Prepare for More Safety Inspections

A recently launched enforcement program targets chemical facilities.

By Michael J. Hazzan and Martin R. Rose, AcuTech Consulting Group

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In June 2007, as a response to the U.S. Chemical Safety and Hazard Investigation Board's report on the explosion at BP's Texas City refinery and in response to statistics that show a high rate of fatalities and serious injuries in the refining industry, the U.S. Occupational Safety and Health Administration (OSHA) issued Directive CPL 03-00-004, "Petroleum Refinery Process Safety Management National Emphasis Program [NEP]." OSHA has now finished, or soon will, inspections of all 81 petroleum refineries under federal jurisdiction. These evaluations emphasize process safety management (PSM) by using a set of specifically targeted questions, many of which reflect issues surrounding the Texas City accident.

On July 27, 2009, OSHA published Directive 09-06 (CPL 02), "PSM Covered Chemical Facilities National Emphasis Program," to extend the Refinery NEP program to chemical industry facilities covered by the PSM Standard (see sidebar). OSHA estimates the Chemical NEP program could run eight years. As with the Refinery NEP, OSHA inspectors likely will arrive unannounced at chemical plants.

On July 8, 2010, OSHA issued Directive 10-05 (CPL 02), which replaces the pilot program directive that expired on July 27, 2010. This directive extends the pilot program until September 30, 2010 and encourages State Plan adoption as well for those states that aren't under the federal OSHA.

OSHA is implementing the Chemical NEP on a pilot basis in OSHA Region I (ME, VT, CT, RI, NH, MA), Region VII (KS, NE, IA, MO) and Region X (ID, WA, OR, AK) through September 30, 2010. Unprogrammed inspections in response to alleged hazardous working conditions or actual incidents can happen in all OSHA regions and will occur regardless of whether a plant takes part in a Voluntary Protection Program (VPP). More than 15,000 facilities nationwide could face inspections.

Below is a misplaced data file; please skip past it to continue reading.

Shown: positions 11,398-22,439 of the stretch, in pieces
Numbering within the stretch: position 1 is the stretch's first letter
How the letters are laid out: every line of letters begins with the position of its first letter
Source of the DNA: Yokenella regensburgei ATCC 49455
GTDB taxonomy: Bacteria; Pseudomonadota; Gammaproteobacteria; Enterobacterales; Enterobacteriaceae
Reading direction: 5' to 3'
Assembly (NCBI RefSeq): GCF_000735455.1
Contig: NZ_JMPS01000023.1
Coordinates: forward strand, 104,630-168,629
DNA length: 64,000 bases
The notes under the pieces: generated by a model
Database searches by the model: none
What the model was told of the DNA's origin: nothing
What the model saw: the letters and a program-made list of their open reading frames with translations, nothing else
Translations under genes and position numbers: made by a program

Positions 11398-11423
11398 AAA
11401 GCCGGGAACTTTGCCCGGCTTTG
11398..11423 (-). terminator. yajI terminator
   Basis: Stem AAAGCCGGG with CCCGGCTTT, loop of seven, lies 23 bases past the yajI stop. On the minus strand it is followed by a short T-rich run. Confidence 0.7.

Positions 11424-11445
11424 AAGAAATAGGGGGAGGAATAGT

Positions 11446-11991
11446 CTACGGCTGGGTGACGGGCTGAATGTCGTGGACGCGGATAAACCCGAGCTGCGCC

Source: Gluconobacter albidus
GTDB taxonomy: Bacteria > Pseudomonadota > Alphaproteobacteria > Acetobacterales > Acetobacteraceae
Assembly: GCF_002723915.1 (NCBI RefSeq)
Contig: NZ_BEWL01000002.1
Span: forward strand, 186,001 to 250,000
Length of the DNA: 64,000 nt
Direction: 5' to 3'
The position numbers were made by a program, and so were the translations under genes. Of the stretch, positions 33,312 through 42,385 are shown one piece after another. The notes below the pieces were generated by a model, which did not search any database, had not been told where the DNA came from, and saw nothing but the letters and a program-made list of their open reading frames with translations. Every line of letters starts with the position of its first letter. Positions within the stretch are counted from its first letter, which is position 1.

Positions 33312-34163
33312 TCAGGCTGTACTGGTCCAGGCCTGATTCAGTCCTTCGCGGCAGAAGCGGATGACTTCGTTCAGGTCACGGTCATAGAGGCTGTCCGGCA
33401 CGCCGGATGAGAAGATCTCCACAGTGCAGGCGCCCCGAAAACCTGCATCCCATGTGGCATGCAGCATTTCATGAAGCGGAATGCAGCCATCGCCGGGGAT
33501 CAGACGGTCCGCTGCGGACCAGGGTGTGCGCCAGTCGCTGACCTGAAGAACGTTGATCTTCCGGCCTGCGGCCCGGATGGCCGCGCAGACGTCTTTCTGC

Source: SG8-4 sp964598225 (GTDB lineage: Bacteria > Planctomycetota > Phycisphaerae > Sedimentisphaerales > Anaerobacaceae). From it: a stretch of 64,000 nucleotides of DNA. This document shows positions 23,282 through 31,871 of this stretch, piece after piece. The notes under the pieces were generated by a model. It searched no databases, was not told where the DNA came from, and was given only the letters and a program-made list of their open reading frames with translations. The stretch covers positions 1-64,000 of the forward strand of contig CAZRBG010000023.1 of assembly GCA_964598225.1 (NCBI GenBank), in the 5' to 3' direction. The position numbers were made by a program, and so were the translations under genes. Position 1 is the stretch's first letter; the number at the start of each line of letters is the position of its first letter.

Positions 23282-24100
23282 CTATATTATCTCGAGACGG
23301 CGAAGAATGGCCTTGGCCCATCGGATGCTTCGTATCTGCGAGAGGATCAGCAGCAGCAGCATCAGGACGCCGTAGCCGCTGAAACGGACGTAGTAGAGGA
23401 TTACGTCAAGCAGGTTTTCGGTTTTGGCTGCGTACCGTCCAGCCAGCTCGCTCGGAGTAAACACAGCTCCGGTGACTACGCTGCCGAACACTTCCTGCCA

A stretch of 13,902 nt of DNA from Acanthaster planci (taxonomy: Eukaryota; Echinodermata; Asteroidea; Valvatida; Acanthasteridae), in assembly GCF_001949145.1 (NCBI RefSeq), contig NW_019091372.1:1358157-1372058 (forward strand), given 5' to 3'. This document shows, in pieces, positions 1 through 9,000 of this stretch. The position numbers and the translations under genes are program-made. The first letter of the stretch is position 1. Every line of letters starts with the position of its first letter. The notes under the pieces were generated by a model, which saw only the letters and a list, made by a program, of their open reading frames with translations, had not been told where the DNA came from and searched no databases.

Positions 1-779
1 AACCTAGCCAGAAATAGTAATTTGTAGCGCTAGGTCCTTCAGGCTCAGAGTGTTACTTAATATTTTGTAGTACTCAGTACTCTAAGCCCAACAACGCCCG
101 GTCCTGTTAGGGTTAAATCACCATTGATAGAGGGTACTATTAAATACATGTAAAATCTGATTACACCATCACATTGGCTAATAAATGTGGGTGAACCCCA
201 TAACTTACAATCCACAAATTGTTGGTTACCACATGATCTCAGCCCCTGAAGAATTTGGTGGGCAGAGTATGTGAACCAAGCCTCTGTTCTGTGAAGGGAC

OSHA indicates NEP inspections will target certain facilities. It has compiled a list from the approximately 8,000 facilities that have submitted Program 3 Risk Management Plans (RMP) to EPA, facilities that have a NAICS code for manufacturing explosives and facilities from the OSHA IMIS database that have previous PSM-related citations, as well as from local knowledge of industry by OSHA area office personnel.

The Refinery NEP featured a publicly available static list of inspection questions in addition to a dynamic list of questions restricted to OSHA personnel. In contrast, the Chemical NEP will use a dynamic list of questions available only to OSHA personnel. No two facilities are apt to be audited with exactly the same set of questions because only a portion of the dynamic questions will be used. Given the timing of the Refinery and Chemical NEPs, the dynamic Chemical NEP question list likely will include those from the static and dynamic Refinery NEP lists, edited to remove or modify questions that are specific only to oil refineries.

Chemical NEP inspections probably will be more focused and, presumably, briefer than refinery ones. Like in the Refinery NEP, inspections will concentrate more on the implementation of the PSM program, or the lack of it, than on the mere existence of a documented program. In other words, OSHA will examine the program for evidence of a "Say what you do, and do what you say" viewpoint rather than just assessing written policies and procedures for compliance.

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